Inflation and bonds are incompatible. Therefore, it is curious that the surge in inflation in the United States in 2021, accelerating at the fastest pace since the financial crisis of 2008, is met by buying bonds rather than selling them on Wall Street.
Inflation is a curse on government debt because it can undermine the fixed value of an asset, making coupon payments and principal repayments less valuable amid upward price pressures.
This is why evidence of inflation usually results in bonds being sold, resulting in higher yields that move in the opposite direction to prices.
Recently, however, benchmark debt yields have been holding the line and even declining in the face of what can be seen as growing confirmation of trickling inflation.
Indeed, the benchmark yield on 10-year Treasury bonds TMUBMUSD10Y,
was near the lowest level since early March at the end of Thursday, and the 30-year-old TMUBMUSD30Y,
Long bond yields were roughly their lowest from mid to late February, even as the cost of living rose in May, pushing inflation to a 13-year high of 5% as the economy struggles to recover from COVID. pandemic.
The government said Thursday that the consumer price index jumped 0.6% last month, the fourth-highest in a row. The rise in prices for used cars accounted for one third of the total increase in May. Economists polled by Dow Jones and The Wall Street Journal had forecast a 0.5% increase in CPI.
The fall in profitability probably helped the Dow Jones Industrial Average DJIA.
S&P 500 SPX index,
and composite index Nasdaq COMP,
rising to record highs on Thursday.
See: Inflation is on the rise. How high will he go? Check out the new MarketWatch tracker.
Here are a few reasons why yields were mostly falling rather than rising on long-term bonds:
Hungry for debt
The market is hungry for long-term debt.
Patrick Leary, chief market strategist and senior trader at Incapital, told MarketWatch that “it takes a ton of money to find a home … and Treasuries are the easiest thing they can buy.”
Recent data showed that the Federal Reserve’s short-term lending window was $ 503 billion in cash on Wednesday, a third consecutive record.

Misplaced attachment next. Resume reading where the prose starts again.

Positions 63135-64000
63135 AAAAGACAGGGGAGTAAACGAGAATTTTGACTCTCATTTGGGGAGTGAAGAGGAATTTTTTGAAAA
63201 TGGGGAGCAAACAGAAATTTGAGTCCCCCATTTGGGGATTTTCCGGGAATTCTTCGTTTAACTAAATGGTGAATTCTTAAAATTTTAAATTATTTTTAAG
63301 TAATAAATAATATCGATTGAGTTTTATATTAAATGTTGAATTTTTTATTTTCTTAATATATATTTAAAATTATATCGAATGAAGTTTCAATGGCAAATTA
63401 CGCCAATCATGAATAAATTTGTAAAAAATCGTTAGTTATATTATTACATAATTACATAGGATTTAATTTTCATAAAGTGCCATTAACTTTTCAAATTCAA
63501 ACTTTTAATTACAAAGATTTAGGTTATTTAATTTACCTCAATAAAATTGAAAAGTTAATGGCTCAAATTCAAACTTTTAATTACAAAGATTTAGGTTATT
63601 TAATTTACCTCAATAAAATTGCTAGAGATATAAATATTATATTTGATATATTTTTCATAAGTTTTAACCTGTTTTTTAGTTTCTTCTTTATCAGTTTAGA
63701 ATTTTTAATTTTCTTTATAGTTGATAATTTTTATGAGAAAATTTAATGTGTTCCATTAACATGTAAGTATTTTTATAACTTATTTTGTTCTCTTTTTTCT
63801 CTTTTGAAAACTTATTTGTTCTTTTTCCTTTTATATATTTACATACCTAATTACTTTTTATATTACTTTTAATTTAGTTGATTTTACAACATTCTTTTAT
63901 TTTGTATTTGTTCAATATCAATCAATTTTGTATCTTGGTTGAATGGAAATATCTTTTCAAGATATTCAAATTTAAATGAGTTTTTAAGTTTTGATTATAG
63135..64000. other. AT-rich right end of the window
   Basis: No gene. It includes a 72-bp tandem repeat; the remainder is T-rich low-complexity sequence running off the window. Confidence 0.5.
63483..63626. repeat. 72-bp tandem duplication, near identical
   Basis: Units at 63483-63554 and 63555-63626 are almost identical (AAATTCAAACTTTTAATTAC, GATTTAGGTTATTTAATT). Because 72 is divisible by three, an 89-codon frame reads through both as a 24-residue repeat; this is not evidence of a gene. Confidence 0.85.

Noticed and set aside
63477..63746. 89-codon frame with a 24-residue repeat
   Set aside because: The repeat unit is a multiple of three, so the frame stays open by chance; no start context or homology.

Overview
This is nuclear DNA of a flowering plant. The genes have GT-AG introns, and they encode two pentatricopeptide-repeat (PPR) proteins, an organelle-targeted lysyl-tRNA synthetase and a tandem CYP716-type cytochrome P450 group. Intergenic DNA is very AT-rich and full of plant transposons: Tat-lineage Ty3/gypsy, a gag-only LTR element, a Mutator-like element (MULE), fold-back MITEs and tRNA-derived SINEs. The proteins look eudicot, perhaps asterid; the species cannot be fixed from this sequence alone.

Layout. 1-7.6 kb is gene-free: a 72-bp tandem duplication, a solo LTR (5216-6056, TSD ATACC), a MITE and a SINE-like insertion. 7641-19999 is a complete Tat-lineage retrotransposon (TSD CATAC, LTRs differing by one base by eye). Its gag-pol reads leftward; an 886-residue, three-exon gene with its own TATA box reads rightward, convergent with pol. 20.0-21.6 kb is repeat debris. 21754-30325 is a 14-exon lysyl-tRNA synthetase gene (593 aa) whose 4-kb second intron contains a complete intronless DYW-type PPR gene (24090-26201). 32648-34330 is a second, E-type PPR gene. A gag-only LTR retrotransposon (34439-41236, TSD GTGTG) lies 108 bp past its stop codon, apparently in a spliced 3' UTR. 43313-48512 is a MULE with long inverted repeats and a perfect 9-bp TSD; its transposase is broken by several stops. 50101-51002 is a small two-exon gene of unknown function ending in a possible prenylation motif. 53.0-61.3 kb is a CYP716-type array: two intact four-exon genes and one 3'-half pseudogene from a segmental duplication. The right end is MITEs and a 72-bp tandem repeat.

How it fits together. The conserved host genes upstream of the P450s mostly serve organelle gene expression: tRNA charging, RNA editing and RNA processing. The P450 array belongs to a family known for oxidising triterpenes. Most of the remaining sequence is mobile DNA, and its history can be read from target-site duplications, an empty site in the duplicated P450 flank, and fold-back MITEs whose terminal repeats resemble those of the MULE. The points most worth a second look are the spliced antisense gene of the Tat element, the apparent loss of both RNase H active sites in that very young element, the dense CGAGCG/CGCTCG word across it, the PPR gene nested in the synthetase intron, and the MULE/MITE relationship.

The Fed is offering 0% for this short-term loan, but banks and money market funds were willing to deposit money there because there are several other short-term investments available that do not actually charge a fee for depositing funds overnight.
Check: CPI vs. PCE controversy and other rabbit holes to avoid when considering inflation
Leary said banks and other institutions view holding Treasury bonds in the current environment as better than other assets, and the pursuit of yields is pushing investors towards 10- and 30-year bonds.
The CPI data is hot, but analysts believe that any rise in inflation will be short-term.
“I’m not saying this will be temporary, but the big numbers we’re seeing right now indicate bottlenecks and wide openings,” Gregory Faranello, head of US rates at AmeriVet Securities, told MarketWatch.
Incapital’s Leary also said the 52% rise in core CPI indicators for May reflected growth in used cars, vehicle insurance and airfare, with 64% of these factors contributing to stronger inflation in April.
So far, the Federal Reserve has no doubts that inflation will be temporary.
Faranello said many Treasury investors are expecting a sell-off in bonds, so the buying bias is exacerbating falling yields. Many traders assumed that further confirmation of inflation would lead to higher bond yields, but this did not happen and was instead seen as confirmation of the Federal Reserve’s argument for short-term price pressures.
“I really think positioning history is a big part of the story,” strategists at AmeriVet said.
The market is flooded with liquidity, at least in part due to the Fed’s $ 120 billion a month asset purchase program known as quantitative easing, or QE. The US central bank may discuss the quantitative easing cuts at its upcoming two-day policy meeting starting June 15 as inflation rises, but until then, its purchases of short-term and long-term bonds help flood the markets with easy money.